Re: classes vs. modules vs. types

Steven D. Majewski (
Mon, 2 May 1994 15:48:25 -0400

Modules are really just a namespace full of other objects
( functions, variables, objects, classes ) and some initialization
code. They can be written in C or Python. If they are in C, then
typically the initialization code mostly just "registers" the
functions written in C to the Python interpreter. If they are
in Python, then the whole module is actually the initialization
code - it gets executed on the first import, and as a side effect,
it defines functions and populates it's namespace with created

Objects in Python are not necessarily class instances. Objects
can have methods, and other attributes, which is what makes the
word "object" applicable, but unless they are Classes or instances,
they are not part of an inheritance sequence.

Classes are objects with methods and variables that can create
instance objects and can inherit methods and variables from other
classes or can be inherited.

The sources for most builtin-C objects are in Objects/*object.c -
there is a simple demo template in xxobject.c .

The sources for most builtin-C modules are in Modules/*module.c
and there is a simple xxmodule.c demo.

But modules can contain objects - the main difference in organization
is that modules are importable, and thus a bit more optional than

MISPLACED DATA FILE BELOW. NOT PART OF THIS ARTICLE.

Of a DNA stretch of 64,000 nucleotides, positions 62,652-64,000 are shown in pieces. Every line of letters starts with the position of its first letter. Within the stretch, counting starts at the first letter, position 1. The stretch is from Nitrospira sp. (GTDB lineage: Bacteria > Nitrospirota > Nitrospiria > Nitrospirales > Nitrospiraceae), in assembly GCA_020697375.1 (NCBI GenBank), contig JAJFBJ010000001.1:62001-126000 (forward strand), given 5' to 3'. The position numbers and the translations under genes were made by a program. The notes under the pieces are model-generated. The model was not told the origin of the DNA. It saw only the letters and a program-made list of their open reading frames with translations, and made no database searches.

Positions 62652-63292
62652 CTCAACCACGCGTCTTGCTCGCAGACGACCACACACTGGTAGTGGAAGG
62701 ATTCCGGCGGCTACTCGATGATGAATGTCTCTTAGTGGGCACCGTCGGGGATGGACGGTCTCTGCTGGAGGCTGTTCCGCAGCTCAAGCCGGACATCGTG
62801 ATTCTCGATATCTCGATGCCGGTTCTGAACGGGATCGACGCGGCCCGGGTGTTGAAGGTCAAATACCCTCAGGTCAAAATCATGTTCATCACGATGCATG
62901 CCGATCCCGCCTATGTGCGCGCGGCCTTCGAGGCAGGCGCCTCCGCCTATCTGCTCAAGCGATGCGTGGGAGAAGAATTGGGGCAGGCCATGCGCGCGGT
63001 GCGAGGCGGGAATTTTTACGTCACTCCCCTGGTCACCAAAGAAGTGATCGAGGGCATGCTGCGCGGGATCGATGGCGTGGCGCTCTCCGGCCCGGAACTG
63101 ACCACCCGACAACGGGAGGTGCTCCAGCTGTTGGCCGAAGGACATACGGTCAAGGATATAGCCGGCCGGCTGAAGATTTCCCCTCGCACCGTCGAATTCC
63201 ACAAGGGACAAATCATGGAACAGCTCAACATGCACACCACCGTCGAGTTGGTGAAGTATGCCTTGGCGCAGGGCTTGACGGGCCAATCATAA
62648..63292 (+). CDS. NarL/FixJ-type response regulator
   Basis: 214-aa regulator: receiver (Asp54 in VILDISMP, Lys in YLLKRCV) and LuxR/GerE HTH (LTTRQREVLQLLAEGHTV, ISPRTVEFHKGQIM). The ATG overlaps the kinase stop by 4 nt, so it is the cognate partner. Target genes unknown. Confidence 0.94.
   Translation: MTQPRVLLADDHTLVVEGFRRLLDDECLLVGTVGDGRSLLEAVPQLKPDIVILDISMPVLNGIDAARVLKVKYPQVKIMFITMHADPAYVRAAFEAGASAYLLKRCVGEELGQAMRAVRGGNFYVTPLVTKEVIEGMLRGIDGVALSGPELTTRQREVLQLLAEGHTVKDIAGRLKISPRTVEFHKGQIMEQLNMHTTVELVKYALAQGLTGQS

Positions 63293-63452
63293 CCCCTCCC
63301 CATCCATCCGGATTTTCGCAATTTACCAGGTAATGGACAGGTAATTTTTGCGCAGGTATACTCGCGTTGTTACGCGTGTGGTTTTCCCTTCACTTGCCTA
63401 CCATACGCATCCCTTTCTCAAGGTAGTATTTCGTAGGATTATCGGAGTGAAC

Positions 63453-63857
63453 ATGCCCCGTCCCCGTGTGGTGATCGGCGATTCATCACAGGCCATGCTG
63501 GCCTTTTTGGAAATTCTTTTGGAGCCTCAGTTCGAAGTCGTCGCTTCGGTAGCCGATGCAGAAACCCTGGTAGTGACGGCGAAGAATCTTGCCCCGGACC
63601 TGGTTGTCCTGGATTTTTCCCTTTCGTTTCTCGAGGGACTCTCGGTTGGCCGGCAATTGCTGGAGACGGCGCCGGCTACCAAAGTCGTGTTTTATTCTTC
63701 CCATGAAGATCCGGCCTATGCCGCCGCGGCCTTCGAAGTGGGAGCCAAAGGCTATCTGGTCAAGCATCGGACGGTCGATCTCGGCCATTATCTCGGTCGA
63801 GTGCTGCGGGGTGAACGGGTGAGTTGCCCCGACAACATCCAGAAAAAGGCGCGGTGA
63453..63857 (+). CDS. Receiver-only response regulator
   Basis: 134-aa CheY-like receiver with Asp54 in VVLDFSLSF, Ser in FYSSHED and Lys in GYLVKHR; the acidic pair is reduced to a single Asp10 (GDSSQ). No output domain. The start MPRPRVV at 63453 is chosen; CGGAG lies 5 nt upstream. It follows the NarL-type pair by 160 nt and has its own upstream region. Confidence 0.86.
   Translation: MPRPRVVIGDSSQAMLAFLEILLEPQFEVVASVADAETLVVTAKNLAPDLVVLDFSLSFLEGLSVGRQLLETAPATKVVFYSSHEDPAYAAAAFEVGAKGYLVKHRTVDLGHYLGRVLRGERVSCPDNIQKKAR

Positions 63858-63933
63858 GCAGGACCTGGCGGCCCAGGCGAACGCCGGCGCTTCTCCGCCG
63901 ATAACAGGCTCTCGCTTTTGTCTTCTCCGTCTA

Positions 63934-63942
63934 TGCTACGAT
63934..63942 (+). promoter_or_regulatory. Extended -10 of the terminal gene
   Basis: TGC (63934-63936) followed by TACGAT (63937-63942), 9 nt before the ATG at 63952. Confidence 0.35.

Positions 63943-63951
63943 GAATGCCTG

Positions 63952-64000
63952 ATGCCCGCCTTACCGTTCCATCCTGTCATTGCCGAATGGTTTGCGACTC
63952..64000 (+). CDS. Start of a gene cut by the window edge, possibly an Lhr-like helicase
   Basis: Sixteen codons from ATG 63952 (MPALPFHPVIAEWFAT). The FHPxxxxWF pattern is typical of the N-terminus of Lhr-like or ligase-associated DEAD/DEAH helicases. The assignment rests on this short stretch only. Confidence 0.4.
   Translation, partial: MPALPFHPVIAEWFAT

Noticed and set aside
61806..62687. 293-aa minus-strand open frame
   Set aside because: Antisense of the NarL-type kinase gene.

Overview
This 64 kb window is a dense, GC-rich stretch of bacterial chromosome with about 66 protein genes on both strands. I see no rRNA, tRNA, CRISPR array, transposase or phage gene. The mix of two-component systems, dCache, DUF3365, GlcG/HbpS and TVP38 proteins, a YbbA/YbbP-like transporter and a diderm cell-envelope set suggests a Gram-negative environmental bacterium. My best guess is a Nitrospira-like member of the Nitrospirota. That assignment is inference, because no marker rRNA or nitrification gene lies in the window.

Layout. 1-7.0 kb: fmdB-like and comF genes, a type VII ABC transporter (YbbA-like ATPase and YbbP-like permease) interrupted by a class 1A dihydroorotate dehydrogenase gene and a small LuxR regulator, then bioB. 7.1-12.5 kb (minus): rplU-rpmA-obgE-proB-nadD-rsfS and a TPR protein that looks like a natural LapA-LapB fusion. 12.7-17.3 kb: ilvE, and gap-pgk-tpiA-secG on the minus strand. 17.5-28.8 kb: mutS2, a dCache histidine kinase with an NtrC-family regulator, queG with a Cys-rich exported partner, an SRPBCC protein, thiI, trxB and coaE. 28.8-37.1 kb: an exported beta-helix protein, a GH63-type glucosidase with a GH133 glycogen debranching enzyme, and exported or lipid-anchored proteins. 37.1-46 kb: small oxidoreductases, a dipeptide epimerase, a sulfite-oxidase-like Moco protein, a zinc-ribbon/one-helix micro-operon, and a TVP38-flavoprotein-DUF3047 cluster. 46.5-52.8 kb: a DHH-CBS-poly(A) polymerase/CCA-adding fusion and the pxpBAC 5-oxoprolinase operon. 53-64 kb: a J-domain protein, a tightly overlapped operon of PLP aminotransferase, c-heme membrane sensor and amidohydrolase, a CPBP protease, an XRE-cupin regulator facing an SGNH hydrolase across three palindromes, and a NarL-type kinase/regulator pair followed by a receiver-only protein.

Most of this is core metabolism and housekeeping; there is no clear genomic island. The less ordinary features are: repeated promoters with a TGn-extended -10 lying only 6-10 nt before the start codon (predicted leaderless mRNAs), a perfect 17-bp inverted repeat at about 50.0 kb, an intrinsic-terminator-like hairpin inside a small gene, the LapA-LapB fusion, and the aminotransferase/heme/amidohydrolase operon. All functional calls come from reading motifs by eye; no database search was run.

objects. Thus a module like arraymodule, which contains one visible
function that creates an array object.

Class instance creation in Python looks syntatically like function
invocation, so:

x = array( 'f', [1.0, 2.0, 3.0] )

looks similar to:

class Array:
def __init__( self, code, *values ):

x = Array( 'f', [1.0, 2.0, 3.0] )

But 'array' is actually a function, while 'Array' is a class.

I don't believe that anyone has yet ever coded a (inheritable) Class in C
with it's methods coded in C, but I think that this should be possible.
( And you might just want to do this if, for example, you initially
coded your class definition in Python, and later wanted to rewrite it
for performance reasons, but you needed to keep it as a Class - not a
builtin-object, because other Classes might inherit from it. - although,
typically, we have used Class wrappers around builtin object to enable
them to be inherited. )

[ Hint, Hint - a nice project/experiment here for someone!! ]

Much of this is written up in Doc/ - but that is the newest and
most incomplete piece of documentation - there is much that won't be
clear to you until you actually TRY adding and modifying xxmodule/
xxobject, or at least read some of the other module/object sources.
[ Read the Reference manual, also, and try pleanty of example IN
Python before you try to do it in C. ]

-- Steve Majewski (804-982-0831) <sdm7g@Virginia.EDU> --
-- UVA Department of Molecular Physiology and Biological Physics --
-- Box 449 Health Science Center Charlottesville,VA 22908 --
[I used to sweep Merce Cunningham's floor - and he had a LOT of floor!]